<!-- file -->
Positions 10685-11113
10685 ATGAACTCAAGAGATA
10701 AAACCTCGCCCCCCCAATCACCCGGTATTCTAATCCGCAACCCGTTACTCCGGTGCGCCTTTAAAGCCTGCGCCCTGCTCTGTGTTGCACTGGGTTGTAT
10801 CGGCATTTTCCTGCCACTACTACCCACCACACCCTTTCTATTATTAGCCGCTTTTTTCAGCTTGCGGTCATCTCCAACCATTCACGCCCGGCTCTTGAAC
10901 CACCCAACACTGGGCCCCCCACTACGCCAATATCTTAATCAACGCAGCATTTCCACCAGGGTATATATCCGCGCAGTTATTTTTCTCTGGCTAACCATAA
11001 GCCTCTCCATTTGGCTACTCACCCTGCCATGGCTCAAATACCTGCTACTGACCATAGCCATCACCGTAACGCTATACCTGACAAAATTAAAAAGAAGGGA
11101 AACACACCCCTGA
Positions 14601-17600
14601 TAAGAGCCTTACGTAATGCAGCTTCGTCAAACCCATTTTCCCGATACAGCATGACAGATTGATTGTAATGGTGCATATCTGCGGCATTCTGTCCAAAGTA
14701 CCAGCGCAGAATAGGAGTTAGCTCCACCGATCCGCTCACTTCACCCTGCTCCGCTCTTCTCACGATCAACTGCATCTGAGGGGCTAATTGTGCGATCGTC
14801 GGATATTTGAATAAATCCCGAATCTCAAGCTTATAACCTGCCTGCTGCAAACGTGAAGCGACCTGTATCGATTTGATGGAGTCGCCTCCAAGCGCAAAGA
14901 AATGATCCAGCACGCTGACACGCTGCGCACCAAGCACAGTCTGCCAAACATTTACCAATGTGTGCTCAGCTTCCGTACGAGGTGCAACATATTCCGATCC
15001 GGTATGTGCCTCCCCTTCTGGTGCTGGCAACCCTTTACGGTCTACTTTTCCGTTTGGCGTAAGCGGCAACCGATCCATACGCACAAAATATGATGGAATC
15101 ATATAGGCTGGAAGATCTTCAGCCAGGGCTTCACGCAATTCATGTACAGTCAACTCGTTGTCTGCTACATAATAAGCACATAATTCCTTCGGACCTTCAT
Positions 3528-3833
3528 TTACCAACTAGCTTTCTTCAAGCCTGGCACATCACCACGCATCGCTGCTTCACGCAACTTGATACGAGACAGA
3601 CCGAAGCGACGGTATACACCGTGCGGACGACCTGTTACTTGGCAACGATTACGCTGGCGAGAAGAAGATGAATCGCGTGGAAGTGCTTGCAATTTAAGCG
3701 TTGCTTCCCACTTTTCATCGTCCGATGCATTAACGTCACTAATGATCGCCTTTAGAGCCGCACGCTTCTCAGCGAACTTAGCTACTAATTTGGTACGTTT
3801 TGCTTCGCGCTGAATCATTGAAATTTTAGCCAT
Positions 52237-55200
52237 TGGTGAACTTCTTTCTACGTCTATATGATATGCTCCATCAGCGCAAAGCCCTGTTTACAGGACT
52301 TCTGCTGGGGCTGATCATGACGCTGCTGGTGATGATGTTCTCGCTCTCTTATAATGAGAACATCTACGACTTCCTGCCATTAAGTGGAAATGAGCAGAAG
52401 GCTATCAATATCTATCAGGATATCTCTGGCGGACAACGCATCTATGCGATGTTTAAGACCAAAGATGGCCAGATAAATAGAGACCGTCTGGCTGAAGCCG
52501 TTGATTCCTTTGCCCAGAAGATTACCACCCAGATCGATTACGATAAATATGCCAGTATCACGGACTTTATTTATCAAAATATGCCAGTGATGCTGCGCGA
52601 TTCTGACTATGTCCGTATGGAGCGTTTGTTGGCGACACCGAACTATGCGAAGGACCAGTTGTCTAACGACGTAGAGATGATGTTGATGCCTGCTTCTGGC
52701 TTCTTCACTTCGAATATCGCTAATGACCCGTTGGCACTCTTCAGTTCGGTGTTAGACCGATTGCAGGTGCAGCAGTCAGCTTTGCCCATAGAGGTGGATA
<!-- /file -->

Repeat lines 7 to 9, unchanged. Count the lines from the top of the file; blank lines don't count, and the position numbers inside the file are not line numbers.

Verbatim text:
11101 AACACACCCCTGA
Positions 14601-17600
14601 TAAGAGCCTTACGTAATGCAGCTTCGTCAAACCCATTTTCCCGATACAGCATGACAGATTGATTGTAATGGTGCATATCTGCGGCATTCTGTCCAAAGTA